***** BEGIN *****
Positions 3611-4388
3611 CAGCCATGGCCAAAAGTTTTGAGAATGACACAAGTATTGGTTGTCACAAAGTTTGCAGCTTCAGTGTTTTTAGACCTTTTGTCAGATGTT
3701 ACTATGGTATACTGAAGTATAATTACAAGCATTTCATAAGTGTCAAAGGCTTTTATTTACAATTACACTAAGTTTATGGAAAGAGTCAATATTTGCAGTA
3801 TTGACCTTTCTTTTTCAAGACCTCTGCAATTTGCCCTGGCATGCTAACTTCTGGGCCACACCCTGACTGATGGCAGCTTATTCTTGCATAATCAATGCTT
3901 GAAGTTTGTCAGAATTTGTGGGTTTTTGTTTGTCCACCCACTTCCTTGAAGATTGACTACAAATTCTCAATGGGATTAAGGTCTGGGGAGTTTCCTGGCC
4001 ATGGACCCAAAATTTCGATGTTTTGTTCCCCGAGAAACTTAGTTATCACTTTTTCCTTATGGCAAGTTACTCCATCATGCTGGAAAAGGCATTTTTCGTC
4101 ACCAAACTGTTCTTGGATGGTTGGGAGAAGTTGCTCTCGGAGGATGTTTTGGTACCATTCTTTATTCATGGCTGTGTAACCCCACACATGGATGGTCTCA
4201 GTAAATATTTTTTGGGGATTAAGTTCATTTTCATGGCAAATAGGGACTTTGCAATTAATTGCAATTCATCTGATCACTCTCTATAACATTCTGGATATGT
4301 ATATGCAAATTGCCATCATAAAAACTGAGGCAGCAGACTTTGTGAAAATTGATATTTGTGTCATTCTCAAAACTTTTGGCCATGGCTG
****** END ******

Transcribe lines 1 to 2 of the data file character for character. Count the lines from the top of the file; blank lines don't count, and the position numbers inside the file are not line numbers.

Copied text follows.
Positions 3611-4388
3611 CAGCCATGGCCAAAAGTTTTGAGAATGACACAAGTATTGGTTGTCACAAAGTTTGCAGCTTCAGTGTTTTTAGACCTTTTGTCAGATGTT